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Calling a lawyer after a self defense situation


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Guest canynracer
I think I'm gonna duck that one. There's not a whole lot a lawyer can do for you in the middle of the night except to tell you to keep quiet, and hey I can tell you that now and won't even charge you for it. :D The worst thing that can happen after a shooting is you get arrested. Whether that happens is going to depend on whatever evidence the police have when they get there; it's certainly not going to depend on whether the lawyer's there or not. It's not like your lawyer could argue with the police when they go to take you away.

I agree, but the atty can be present during questioning...which WILL continue throughout the night...that is what I was speaking of.

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No point in them possibly spending the night in an interview room because you can’t have your sleep interrupted is there?
I agree, but the atty can be present during questioning...which WILL continue throughout the night...that is what I was speaking of.

You will only spend all night in the interview room if you are arrested or if you voluntarily go. You do not have to go at that moment. If you choose to go, you can leave at anytime, as long as you are not under arrest.

I think Phantom makes very good points.

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You will only spend all night in the interview room if you are arrested or if you voluntarily go. You do not have to go at that moment. If you choose to go, you can leave at anytime, as long as you are not under arrest.

I think Phantom makes very good points.

+1

I dont think you would have anything to worry about if your shooting was justifiable.If your worried that it wont be,then maybe you need to reconsider carrying for a while

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Guest Revelator
That’s your legal advice?

It’s a homicide. The question is whether it is justifiable or not. If it’s justifiable the Police need to hear that from your client.

The people here have had it beat into their heads not to make a statement until they talk with an attorney. They need to hear you tell them in a good shoot its okay to make a statement.

No point in them possibly spending the night in an interview room because you can’t have your sleep interrupted is there?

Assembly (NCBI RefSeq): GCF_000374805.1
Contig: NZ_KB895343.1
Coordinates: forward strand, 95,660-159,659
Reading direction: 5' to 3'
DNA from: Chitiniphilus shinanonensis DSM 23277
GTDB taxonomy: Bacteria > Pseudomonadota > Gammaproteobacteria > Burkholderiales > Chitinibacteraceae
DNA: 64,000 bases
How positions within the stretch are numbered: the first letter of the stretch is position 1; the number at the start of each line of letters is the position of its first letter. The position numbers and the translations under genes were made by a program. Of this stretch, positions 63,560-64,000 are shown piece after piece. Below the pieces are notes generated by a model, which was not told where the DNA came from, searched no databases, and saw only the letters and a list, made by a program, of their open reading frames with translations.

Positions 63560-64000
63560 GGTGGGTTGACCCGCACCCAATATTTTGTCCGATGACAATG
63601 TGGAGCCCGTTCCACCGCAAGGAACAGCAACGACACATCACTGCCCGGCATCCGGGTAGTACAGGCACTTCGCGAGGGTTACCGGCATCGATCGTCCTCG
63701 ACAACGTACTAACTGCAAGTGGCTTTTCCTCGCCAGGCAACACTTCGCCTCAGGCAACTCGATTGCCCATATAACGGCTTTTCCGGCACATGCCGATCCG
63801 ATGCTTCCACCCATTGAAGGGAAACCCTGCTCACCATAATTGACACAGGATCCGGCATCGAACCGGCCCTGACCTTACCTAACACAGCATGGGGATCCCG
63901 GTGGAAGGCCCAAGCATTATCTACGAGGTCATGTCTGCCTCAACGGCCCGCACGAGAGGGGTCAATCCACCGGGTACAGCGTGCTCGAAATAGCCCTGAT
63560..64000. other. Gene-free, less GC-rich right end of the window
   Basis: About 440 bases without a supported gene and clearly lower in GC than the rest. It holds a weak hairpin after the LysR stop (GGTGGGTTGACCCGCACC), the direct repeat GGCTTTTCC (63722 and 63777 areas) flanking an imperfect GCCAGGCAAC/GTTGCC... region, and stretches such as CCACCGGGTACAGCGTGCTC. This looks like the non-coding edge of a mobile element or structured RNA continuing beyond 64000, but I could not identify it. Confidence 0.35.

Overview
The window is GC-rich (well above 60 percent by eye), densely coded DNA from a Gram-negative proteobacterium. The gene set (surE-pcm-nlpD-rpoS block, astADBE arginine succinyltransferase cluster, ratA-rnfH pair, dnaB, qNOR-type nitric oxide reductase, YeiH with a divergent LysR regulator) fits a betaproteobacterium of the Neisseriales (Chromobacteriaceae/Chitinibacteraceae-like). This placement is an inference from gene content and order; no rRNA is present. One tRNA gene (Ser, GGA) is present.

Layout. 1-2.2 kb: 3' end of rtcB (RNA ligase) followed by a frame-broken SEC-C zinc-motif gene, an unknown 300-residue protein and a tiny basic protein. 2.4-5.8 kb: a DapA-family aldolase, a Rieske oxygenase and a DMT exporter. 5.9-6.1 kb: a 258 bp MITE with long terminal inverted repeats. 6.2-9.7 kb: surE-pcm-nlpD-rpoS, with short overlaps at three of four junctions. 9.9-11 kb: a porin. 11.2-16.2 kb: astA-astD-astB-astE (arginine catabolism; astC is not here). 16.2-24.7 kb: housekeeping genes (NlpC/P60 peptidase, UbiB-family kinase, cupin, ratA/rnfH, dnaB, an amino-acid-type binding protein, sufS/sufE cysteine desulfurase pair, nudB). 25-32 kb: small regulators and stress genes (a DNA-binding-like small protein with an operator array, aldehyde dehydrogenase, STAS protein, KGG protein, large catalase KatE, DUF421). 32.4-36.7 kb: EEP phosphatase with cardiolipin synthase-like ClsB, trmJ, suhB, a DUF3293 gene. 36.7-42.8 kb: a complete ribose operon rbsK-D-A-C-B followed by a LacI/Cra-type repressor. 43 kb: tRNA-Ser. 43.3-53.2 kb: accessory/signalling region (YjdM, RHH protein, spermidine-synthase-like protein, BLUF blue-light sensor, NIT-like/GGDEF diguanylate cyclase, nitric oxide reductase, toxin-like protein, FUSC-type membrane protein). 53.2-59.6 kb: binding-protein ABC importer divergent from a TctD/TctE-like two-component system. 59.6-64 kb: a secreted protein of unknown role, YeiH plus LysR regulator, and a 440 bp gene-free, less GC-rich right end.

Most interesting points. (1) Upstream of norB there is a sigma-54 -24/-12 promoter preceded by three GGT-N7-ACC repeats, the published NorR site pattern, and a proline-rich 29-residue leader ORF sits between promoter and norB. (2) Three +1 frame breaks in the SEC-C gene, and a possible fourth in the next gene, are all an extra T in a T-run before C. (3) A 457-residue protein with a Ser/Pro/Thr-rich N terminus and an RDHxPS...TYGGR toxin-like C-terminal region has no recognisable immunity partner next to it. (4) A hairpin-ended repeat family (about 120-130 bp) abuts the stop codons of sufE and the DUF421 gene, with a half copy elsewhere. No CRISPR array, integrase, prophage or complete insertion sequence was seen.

Oh, perish the thought--someone actually getting a decent night's sleep. Talking to a lawyer in this kind of situation is important, very important, but it is not literally life and death at that very instant. That is why law offices are not open 24 hours and hospitals are. You say "good shoot." Well, what's that? We could all probably come up with a definition of one now, but in the aftermath of an actual shooting a person may not be thinking clearly enough to recognize if it was one. They might get confused and talk themselves into a bad situation. Actually there probably are times that it's ok for the person to talk to the police without their lawyer, but they're going to have to make that decision right then and there and they're going to have to make it by themselves. And that's a big decision. It just might be better to wait a little bit. A few hours isn't going to kill anyone.

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D-A-S, if I had your number I promise that I'll simply send you a text message: "azz in jl hlp plz"

...and I very seldom foreward dirty video clips. Whadda'ya say? Can we be BFFs? :rofl:

Heh. Good advice though... the only thing worthy of mention is that you were in fear for your life, and you want to be checked out for injury/shock. The investigator can wait.

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I guess I am lucky that my wife is a legal assistant for a criminal defense attorney, Paul Walwyn. He would come down to the jail with me in the middle of the night ....if I HAD to go.

He knows his stuff, and he knows everyone at the courthouses around Nashville. Politics plays a part in alot of cases.

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Here's one of the best writeups on the subject I've ever read.

http://thelawdogfiles.blogspot.com/2007/01/meditations-on-aftermath.html

That gentleman is spot-on regarding the political nature of self defense shootings. The best thing to do is keep your statement simple and to the point (as has already been covered) and then keep your mouth shut until you get to speak to your attorney.

A few hours spent detained by the police is better than a few years spent incarcerated by the State. Zip your mouth and wait for your attorney. What you don't say can't be held against you! But what you do, can!

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He knows his stuff, and he knows everyone at the courthouses around Nashville. Politics plays a part in alot of cases.

You bet it does. I seen criminal defense attorneys that couldn’t get their clients out of jail when they came down in person and then I‘ve seen others that would make a phone call into the Command Office, get briefed on what was going on and then get their client a “Notice to Appear†on a felony. That’s some serious difference in people skills. :D